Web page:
WHAT’S GOING ON? Here is a small sample of area happenings you may want to check out in the coming days.
BRANCHBURG 19th Annual Juried Student Art Exhibit, through Dec. 2. Raritan Valley Community College, Art Gallery, 118 Lamington Road. raritanval.edu/arts, 908-526-1200.
“The Light from the Yellow Star,” Institute for Holocaust and Genocide Studies exhibit of works by 60 students inspired by Robert Fisch’s book, through Dec. 31. Raritan Valley Community College, Route 28 West and Lamington Road in North Branch. raritanval.edu, [email protected].
CLINTON “Duck/Rabbit,” abstract paintings by Fran Shalom, through Jan. 8. “Thread Hijack,” works by six artists using thread with other media, through Jan. 8. “Moving Lines,” textile works by Amie Adelman, through Jan. 8. 2022 Members Exhibit, through Jan. 8. Hunterdon Art Museum, 7 Lower Center St. hunterdonartmuseum.org, 908-735-8415.
NEW BRUNSWICK “Collective Yearning: Black Women Artists from the Zimmerli Art Museum,” Rutgers Center for Women in the Arts and Humanities exhibit of prints, photographs and multimedia works by more here and at Zimmerli, through Dec. 14. Rutgers University, Mabel Smith Douglass Library, 8 Chapel Drive. cwah.rutgers.edu/event/collective-yearning-black-women-artists-from-the-zimmerli-art-museum, 848-932-3726.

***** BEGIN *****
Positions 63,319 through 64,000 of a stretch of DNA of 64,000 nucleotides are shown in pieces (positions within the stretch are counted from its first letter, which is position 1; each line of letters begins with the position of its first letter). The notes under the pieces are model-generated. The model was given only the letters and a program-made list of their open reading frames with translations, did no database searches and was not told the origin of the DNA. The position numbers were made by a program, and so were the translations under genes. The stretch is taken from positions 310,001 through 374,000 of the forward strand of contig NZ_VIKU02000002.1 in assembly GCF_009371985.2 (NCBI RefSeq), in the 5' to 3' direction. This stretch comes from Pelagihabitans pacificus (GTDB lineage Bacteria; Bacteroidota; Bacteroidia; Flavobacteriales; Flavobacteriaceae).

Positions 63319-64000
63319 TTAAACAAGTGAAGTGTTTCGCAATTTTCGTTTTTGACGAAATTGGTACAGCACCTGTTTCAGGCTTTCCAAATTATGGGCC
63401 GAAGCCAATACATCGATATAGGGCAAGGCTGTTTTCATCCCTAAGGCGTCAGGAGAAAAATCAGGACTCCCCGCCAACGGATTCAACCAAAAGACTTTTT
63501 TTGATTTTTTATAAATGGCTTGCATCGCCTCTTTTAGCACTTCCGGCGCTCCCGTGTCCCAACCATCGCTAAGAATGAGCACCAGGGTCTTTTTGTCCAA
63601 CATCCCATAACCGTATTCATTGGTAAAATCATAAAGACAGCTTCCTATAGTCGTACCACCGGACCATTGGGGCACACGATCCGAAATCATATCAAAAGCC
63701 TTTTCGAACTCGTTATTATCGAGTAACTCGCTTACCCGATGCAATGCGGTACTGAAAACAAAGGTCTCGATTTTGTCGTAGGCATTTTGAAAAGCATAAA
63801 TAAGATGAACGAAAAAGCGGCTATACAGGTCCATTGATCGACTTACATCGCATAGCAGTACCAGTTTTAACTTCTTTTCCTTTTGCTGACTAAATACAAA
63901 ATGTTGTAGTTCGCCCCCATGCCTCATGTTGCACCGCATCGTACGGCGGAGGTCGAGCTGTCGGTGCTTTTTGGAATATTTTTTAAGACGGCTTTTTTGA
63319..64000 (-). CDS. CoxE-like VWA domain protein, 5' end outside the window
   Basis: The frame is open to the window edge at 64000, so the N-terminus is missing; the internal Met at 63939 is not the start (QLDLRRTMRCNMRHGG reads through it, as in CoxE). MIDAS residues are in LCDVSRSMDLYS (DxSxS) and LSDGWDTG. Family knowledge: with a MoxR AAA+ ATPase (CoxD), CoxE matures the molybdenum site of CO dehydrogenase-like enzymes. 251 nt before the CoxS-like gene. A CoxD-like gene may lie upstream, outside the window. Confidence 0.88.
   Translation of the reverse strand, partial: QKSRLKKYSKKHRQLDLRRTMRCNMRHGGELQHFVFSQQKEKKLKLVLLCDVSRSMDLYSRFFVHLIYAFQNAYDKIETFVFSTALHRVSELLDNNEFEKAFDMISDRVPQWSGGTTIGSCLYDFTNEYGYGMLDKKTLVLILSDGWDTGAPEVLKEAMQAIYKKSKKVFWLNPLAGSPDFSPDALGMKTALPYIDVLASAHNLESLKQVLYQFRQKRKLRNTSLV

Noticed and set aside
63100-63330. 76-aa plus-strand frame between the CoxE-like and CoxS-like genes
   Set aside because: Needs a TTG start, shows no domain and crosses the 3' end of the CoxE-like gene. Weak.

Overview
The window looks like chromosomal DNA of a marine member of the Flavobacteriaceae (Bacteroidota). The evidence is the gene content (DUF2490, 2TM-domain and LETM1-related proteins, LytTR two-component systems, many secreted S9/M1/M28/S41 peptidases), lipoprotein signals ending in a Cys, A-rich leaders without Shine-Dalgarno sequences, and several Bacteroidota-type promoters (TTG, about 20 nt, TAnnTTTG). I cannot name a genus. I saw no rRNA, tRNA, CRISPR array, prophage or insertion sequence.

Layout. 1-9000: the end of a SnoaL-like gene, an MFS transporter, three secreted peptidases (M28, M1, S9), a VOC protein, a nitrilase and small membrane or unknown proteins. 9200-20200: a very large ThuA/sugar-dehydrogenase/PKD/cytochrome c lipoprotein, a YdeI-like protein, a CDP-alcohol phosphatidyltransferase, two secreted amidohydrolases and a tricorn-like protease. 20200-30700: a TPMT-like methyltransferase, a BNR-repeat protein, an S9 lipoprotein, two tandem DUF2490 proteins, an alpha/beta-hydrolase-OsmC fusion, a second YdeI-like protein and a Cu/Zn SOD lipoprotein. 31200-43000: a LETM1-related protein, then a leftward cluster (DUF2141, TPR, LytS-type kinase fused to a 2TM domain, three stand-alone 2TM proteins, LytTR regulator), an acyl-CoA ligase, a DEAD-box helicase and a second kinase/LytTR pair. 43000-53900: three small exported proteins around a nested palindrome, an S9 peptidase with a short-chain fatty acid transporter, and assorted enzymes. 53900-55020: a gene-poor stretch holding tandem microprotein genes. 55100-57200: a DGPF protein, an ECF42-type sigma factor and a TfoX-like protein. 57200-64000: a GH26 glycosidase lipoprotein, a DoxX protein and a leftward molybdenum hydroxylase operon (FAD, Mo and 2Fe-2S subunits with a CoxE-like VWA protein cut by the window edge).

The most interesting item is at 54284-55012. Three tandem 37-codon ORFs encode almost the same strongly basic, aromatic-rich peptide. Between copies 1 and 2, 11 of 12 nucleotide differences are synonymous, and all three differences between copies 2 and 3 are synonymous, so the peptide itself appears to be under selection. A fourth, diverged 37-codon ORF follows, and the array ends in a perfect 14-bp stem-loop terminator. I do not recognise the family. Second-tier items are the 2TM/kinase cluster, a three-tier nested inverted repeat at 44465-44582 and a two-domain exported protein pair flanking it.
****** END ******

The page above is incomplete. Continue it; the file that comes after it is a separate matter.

“The Roar of the Crowd in 19th Century Paris,” works from the museum’s collection depicting crowds gathering to take in spectacles, celebrations or demonstrations, through Dec. 30. “Stand Up! 10 Mighty Women Who Made a Change,” illustrations by Cathy Ann Johnson for picture book of the same title, through Feb. 12. “Snapshots! Selections from the Peter J. Cohen Gift,” images taken by amateur photographers, through Dec. 30. “American Stories — Gifts from the Jersey City Museum Collection,” nearly 100 paintings, prints, photographs and sculptures, through Dec. 30. “Collective Yearning — Black Women Artists from the Zimmerli Art Museum,” prints, photographs and multimedia artworks, through Dec. 11. “Beauty Among the Ordinary Things,” photographs by William Armbruster, through Dec. 30. Zimmerli Art Museum at Rutgers University, Rutgers University, College Avenue Campus, 71 Hamilton St. zimmerlimuseum.rutgers.edu, 848-932-7237.
NEW BRUNSWICK Lewis Black, 8 p.m., State Theatre New Jersey, 15 Livingston Ave. $35-$150. stnj.org, 732-246-7469.